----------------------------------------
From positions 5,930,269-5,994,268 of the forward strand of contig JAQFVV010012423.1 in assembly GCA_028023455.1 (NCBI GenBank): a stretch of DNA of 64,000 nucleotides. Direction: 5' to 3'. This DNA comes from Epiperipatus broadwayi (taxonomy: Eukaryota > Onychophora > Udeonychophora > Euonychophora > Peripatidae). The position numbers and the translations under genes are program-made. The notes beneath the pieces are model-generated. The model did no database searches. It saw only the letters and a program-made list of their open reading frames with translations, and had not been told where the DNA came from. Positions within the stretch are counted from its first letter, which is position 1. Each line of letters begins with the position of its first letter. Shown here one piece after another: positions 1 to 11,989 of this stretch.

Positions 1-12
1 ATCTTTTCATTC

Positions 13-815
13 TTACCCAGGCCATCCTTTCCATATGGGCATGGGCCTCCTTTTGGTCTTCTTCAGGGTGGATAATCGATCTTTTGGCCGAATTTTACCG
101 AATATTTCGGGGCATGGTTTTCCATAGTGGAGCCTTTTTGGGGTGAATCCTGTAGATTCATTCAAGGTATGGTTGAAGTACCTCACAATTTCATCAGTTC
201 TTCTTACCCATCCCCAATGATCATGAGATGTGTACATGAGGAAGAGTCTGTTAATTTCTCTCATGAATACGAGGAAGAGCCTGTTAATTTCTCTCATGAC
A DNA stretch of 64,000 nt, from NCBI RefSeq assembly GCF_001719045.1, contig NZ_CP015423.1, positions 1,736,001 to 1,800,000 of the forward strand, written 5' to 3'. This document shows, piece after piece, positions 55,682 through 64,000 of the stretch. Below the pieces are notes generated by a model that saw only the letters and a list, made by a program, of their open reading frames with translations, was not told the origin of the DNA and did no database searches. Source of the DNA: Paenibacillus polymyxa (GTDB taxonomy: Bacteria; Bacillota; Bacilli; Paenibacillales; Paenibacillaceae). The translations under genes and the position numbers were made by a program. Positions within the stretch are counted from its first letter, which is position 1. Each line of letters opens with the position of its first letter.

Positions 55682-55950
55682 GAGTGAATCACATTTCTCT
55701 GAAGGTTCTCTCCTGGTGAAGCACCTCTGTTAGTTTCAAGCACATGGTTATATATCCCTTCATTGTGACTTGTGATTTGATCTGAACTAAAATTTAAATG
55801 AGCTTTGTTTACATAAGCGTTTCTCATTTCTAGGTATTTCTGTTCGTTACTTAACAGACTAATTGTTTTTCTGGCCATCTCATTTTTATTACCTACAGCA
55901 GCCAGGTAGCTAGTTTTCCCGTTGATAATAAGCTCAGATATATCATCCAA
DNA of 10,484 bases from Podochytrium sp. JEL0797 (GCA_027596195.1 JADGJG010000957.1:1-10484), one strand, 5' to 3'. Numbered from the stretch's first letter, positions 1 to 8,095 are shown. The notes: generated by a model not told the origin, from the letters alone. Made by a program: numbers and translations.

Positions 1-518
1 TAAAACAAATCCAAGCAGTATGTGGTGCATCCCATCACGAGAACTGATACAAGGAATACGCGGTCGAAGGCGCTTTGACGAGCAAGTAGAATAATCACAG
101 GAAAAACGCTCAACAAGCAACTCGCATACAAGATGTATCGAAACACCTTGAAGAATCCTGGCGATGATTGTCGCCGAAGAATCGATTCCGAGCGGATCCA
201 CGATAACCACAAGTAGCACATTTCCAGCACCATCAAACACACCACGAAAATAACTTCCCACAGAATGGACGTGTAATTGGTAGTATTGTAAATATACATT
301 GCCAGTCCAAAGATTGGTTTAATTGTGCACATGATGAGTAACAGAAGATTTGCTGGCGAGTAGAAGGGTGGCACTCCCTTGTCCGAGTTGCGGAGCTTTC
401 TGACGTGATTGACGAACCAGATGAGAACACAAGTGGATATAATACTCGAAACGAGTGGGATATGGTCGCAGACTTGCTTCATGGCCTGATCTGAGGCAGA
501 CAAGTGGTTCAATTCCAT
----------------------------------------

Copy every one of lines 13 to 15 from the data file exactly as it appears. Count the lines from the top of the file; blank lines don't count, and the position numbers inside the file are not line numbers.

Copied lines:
55901 GCCAGGTAGCTAGTTTTCCCGTTGATAATAAGCTCAGATATATCATCCAA
DNA of 10,484 bases from Podochytrium sp. JEL0797 (GCA_027596195.1 JADGJG010000957.1:1-10484), one strand, 5' to 3'. Numbered from the stretch's first letter, positions 1 to 8,095 are shown. The notes: generated by a model not told the origin, from the letters alone. Made by a program: numbers and translations.

Positions 1-518